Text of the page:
[1] This reading of the situation however is a partial one and in some sense unfair. One cannot separate the current Greek experience of government from its dark history. A military junta ruled the Greek people from 1968 to 1974. As one scholar recounts,The worst and most visible act of brutality came in November 1973 when students occupied Athens Polytechnic and university buildings in Salonika and Patras. Coup leader and post-coup Prime Minister (and eventually President) Georgios Papadopoulos sent in troops and tanks to crush the students; this was apparently carried out with extreme brutality and at least 34 students and others were killed, hundreds of others were wounded and almost a thousand arrested. The treatment of the students in Athens and other locations was met with extreme revulsion, and although not on the scale of the brutality carried out in the early Franco regime, this, along with the lengthy period of repression after the civil
war—Greece was ruled by repressive regimes for more than twenty-five years—may have been enough to convince citizens and civilian opposition from all political leanings
that an authoritarian government was to be avoided at all costs in the future.” In other words the image in Greek mind of central authority was one of toxicity. Moreover, when in 1980 the Socialist party, PASOK came to power it expanded welfare state benefits partly as compensation for the suffering and trauma that Greeks on the left had endured since the defeat of the communists in the aftermath of World War Two.

Thursday, April 16, 2015

The Charter School Conflict in New York City: The Psychodynamics of Self-Control

New York City is the site of an angry political and communal dispute about its public school system. For those of my readers from outside the United States, many cities in the U.S., in response to failing public schools,  have developed what is called a “charter school network” as an alternative to the customary public schools.  Charter schools are funded by tax dollars but its teachers and administrators are free, within limits, to design the curriculum according to their best assessment of what children, particularly poor and minority children, need. Some charters are not-for-profit institutions, others are in business to make money while serving children and their parents. They do not have to comply with all of the city’s administrative mandates, and more importantly, the teachers they hire need not be members of the major teacher’s union. This last provision is particularly attractive to some principals and school executives, since they believe that union work rules constrain their ability to create fruitful teaching settings, for example by extending the school day so that children leave at 5 pm rather than at 2 pm. City residents are free to enroll their children in any charter school, but should there be more children applying than there are seats available, admission is determined by lottery. The “Success Academy,” a charter school network, is at the center of the current conflict in New York City. In 2015, 22,000 children applied for 2,688 spots available in the network’s schools. Parents want in.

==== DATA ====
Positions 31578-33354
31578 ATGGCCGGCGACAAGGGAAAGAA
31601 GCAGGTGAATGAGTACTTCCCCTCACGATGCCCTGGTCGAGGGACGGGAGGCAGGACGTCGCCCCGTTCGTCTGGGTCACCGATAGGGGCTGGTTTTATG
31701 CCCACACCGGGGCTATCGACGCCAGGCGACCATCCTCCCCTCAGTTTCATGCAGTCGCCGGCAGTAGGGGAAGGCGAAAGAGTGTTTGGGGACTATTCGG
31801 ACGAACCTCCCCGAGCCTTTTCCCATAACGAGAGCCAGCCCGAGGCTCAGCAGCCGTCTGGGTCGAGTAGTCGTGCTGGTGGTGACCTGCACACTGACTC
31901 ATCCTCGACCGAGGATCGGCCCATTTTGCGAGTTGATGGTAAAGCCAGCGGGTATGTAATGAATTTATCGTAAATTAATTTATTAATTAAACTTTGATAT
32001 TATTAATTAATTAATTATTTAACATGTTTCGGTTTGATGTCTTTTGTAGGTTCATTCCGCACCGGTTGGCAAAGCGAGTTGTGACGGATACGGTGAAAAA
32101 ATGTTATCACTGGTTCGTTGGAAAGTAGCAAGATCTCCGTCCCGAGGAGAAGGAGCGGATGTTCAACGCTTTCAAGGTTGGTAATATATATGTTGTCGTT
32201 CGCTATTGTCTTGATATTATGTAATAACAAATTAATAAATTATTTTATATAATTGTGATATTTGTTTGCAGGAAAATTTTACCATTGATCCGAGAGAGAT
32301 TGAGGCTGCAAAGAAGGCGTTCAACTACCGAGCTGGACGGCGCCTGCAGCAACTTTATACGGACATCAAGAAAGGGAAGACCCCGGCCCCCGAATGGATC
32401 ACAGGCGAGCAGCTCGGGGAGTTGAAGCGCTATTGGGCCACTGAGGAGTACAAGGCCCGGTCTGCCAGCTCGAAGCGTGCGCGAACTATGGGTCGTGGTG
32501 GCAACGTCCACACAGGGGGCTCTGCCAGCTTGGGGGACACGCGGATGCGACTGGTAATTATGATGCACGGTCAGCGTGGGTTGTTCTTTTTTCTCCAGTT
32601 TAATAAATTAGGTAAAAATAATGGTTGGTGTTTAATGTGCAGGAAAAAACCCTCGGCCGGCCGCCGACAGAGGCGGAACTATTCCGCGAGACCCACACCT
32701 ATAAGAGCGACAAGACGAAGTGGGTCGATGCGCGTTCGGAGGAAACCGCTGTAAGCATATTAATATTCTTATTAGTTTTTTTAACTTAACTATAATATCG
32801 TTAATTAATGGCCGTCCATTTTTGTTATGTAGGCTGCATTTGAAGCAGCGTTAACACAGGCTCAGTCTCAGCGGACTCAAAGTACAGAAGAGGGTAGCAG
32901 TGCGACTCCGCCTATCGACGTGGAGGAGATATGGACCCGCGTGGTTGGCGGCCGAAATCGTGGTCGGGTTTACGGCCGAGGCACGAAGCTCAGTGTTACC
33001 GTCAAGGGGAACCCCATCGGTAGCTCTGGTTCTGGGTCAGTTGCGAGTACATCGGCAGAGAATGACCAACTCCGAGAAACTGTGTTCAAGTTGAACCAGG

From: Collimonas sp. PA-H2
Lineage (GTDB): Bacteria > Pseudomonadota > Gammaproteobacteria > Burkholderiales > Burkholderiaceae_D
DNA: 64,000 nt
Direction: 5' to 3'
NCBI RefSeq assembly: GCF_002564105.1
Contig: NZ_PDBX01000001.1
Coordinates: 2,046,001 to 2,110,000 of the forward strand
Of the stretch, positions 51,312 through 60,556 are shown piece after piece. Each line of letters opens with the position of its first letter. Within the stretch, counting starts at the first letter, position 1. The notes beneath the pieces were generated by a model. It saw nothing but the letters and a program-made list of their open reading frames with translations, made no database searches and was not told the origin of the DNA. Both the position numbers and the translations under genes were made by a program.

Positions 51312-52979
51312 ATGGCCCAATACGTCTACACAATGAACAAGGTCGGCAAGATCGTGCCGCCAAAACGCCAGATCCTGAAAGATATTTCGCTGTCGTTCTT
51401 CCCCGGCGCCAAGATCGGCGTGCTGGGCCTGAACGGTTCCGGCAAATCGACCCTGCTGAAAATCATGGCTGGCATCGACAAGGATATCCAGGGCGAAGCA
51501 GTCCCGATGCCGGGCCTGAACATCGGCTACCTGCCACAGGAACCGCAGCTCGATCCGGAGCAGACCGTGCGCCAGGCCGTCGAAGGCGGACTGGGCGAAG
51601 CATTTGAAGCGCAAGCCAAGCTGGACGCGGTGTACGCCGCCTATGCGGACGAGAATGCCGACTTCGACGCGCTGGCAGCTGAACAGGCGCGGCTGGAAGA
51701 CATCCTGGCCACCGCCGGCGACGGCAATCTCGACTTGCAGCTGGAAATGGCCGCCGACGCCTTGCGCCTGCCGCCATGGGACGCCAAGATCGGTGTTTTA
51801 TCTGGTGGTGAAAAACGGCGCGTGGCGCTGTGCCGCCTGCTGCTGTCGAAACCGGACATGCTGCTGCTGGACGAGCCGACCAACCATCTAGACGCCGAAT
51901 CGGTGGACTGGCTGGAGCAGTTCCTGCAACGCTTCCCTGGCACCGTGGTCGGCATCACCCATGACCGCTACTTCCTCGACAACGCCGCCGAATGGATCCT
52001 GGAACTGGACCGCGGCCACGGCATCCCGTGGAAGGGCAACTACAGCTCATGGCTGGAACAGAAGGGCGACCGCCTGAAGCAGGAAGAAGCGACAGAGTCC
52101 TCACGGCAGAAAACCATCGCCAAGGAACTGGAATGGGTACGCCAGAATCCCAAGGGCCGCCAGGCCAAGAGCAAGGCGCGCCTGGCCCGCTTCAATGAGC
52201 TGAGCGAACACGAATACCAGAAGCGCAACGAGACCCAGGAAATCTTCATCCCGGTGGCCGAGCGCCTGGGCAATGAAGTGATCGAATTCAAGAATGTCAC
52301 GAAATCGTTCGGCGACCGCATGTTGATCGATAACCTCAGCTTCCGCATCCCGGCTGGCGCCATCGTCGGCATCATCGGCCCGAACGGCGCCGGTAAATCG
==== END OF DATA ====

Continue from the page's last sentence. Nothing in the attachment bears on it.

The proximate stimulus for the conflict is a fight over money, space and permits. The prior mayor of New York City, Michael Bloomberg, gave the Success Academy network of schools free space in current public school buildings. But the current mayor, Bill Deblasio, has threatened to charge Success Academy for the space they use, while also denying it permits to open more schools in the city. The result has been a nasty public fight between Eva Moskowitz, the CEO of the Success Academy and Mayor Deblasio. Moskowitz has been astute in mobilizing her parents to protest any constraints on the network’s ability to function and expand. For example, she bussed thousands of parents and children to Albany, the capital of New York State, to protest the Mayor’s threatened decisions.

The conflict also provokes some larger conflicts about privilege, social class, power and poverty in New York City, the quintessential global city.  The Success Academy, while supported by public funds, also gets some money from two hedge fund billionaires. Community leaders and activists are suspicious of the latter’s motives, believing that the two are ideologically committed to “marketizing” public services. This process, activists worry, will undermine a community's experience of itself as a group of people with common interests and resources committed to every member’s welfare. Other critics and community leaders worry that these hedge fund executives are exercising arbitrary authority simply because they have the money to influence events, decisions and elections. They seem to be manipulating society to advance their own private ideals or, in one harsh reading, to indulge in a hobby of “doing good” on their own terms and without being held accountable to citizens and the public.

Two YouTube videos (here and here) highlight the political and communal conflict the Academy’s expansion provokes. The city’s Board of Education held a community hearing to consider the question of whether or not a Success Academy school should be allowed to move into a public school building, thereby taking some space from the public school, called, “P.S. 30,” currently housed there. Both proponents and opponents of Success Academy, including many parents, came to the meeting.  As one can see in the video, P.S. 30 parents and teachers refer to the Success Academy as an “invader” and “intruder,” and as a signal of the city’s gentrification. One speaker passionately invokes the history of school segregation, and bemoans the fact that the Success Academy schools are splitting families apart in a form of a “divide and conquer” strategy. “Look at everybody here,” he says, “We have black and Hispanic versus black and Hispanic.” Parents whose children attend the Success Academy heckle the speaker insisting that they have a right to choose which schools their children attend.